About two weeks ago, I was having coffee with one of my youth leaders when the precursors to a migraine hit. If you suffer from these occasional severe headaches, you know what happens- loss of peripheral vision, seeing spots similar to when you stare at the flash as someone takes your picture (or when you took a selfie in the mirror), nausea, and the need to turn off all lights and close your eyes.
I had just knocked over my empty coffee cup when I knew it was time to wrap up and head home.
What I did not know was this would become a complex migraine with very strange side effects. As I laid on the couch while my wife bathed our kids, I lost control over my speech, was unable to form intelligible words, and experienced temporary memory loss. I could not even remember the names of my kids.
It was the most horrific experience of my life, aside from my son's seizure in January. I was completely "with it," but something was not right.
This went on for about 30 minutes. My wife was an absolute rock, with our twin toddlers as her little nurses. I later scheduled an appointment with the doctor and underwent a few tests and an MRI, only to discover that what happened was simply the collection of unique side effects associated with a complex migraine. I had experienced "transient global amnesia," nearly identical to what happened to Serene Branson, a West Coast News reporter during a live shot at the Grammys in 2011. Thank God it was nothing more serious.
The frequent cause of this complex, migraine-induced amnesia: over-work, anxiety, stress, and lack of rest. The doctors have assured me this was simply a funny way my body and mind were telling me to slow down, calm down, and remember I cannot do everything!
My wife also likes to add her own playful diagnosis as comfort: Changnesia. [See the clever sit-com, Community, for further explanation]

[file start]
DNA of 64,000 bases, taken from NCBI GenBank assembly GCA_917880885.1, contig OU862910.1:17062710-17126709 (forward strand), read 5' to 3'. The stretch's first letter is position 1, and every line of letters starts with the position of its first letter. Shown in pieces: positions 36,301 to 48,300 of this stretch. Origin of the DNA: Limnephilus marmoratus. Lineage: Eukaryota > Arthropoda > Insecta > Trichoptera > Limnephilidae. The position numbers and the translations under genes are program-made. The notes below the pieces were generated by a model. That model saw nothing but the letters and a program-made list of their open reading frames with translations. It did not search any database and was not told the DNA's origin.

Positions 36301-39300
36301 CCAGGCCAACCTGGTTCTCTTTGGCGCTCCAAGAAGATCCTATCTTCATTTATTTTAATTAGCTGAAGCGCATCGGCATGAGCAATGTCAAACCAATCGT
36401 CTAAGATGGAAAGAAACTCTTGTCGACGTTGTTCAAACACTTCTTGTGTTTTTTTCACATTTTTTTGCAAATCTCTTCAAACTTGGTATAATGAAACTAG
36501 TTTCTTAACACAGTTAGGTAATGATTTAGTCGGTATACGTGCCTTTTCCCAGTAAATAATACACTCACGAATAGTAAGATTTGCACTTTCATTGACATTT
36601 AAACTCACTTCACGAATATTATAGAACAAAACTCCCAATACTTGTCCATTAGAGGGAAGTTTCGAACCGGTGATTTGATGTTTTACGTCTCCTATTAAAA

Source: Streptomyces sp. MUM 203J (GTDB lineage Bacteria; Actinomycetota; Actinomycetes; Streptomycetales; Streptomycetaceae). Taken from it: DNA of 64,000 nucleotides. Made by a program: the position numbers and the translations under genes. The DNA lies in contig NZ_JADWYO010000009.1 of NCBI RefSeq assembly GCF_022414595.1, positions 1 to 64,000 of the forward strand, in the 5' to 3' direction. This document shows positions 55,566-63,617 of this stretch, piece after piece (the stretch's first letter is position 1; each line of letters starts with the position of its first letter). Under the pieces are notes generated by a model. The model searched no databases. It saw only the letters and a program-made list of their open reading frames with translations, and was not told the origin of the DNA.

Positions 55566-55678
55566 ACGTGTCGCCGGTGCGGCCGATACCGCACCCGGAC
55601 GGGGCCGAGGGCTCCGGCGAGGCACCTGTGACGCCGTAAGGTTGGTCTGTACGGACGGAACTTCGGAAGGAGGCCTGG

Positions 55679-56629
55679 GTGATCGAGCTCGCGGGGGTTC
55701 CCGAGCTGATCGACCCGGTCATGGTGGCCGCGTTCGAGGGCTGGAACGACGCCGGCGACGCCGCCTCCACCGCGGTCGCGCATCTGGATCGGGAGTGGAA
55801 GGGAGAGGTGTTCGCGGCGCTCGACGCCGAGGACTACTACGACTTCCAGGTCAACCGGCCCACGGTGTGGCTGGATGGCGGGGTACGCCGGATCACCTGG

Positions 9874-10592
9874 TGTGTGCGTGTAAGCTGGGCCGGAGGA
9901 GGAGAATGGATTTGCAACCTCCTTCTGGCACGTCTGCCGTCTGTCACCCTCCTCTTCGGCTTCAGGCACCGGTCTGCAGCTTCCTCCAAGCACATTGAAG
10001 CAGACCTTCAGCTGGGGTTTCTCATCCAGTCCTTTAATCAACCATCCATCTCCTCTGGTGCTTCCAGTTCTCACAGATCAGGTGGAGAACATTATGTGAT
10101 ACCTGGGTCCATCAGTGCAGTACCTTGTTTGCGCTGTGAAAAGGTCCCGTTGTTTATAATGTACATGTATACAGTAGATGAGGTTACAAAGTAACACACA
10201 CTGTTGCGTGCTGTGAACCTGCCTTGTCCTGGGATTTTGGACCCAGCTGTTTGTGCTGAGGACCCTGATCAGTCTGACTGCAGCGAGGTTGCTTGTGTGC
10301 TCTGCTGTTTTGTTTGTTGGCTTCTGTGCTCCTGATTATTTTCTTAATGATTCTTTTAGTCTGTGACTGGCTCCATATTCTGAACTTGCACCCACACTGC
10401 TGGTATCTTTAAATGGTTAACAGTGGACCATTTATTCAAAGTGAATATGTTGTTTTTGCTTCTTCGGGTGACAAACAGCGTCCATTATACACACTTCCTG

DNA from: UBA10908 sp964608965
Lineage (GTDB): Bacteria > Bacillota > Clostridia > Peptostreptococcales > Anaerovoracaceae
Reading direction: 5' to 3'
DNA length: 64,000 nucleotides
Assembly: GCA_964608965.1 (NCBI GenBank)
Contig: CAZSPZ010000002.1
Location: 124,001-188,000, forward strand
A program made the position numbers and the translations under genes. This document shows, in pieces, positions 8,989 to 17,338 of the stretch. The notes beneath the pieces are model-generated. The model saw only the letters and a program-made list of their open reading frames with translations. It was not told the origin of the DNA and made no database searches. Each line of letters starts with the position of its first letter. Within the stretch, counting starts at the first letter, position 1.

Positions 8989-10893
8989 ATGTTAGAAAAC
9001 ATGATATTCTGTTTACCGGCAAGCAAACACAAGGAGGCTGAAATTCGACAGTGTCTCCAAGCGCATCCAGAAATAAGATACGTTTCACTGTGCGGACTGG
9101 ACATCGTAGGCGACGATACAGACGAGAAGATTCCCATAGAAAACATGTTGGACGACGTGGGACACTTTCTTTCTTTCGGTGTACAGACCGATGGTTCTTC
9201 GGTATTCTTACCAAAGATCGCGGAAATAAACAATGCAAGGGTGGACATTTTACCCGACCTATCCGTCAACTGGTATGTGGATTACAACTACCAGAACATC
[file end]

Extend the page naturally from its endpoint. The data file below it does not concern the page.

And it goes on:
I asked the doctors and nurses, who phoned me with my test results, what I should do next? Nothing. It was unlikely to reoccur and there were no residual or long-term effects. Instead, they told me to slow down, take it easy, and adjust my life rhythm.
I was moving too fast.
The past two weeks I have made obeyed and made major adjustments to pace, perspective, priorities, and rhythm. My quick bout with Changnesia reminded me- the pace of suburbia is insanity. I had forgotten I am human with God-given limitations and hard-wired for not only work, but also play and rest.
This time of year my heart becomes increasingly heavy. Our attendance in youth ministry encounters some decline, but my interactions with youth does not. Instead, my conversations adjust from youth group commitments to "go home and get some rest." This past week alone I have talked with more youth than I can count who have shared with me how over-worked, anxious, exhausted, and stressed they are in light of AP tests, extra-curricular activities, part-time jobs, college commitments, church and youth ministry meetings, social pressures, family conflicts, and other things that zap them of their life' energy.
Youth are tired. We all are tired.
What will it take for all of us to slow down and be led by the quiet waters and made to rest (Psalm 23)?
In the days, weeks, and years ahead I pray I remember the sabbath, keep it holy, and reclaim a regular rhythm of rest. I pray we all remember that none of us can do it all. We are created for regular breaks- even from church and youth group commitments.
I need it.
You need it.
Our youth need to see us model it. This just may be the best attestation to the good news of Jesus they can encounter alongside frequently tired, over-worked adults...and youth pastors.
"Come to me, all you that are weary and are carrying heavy burdens, and I will give you rest. Take my yoke upon you, and learn from me; for I am gentle and humble in heart, and you will find rest for your souls. For my yoke is easy, and my burden is light." (Matthew 11:28-30)
Two Great Songs for Meditation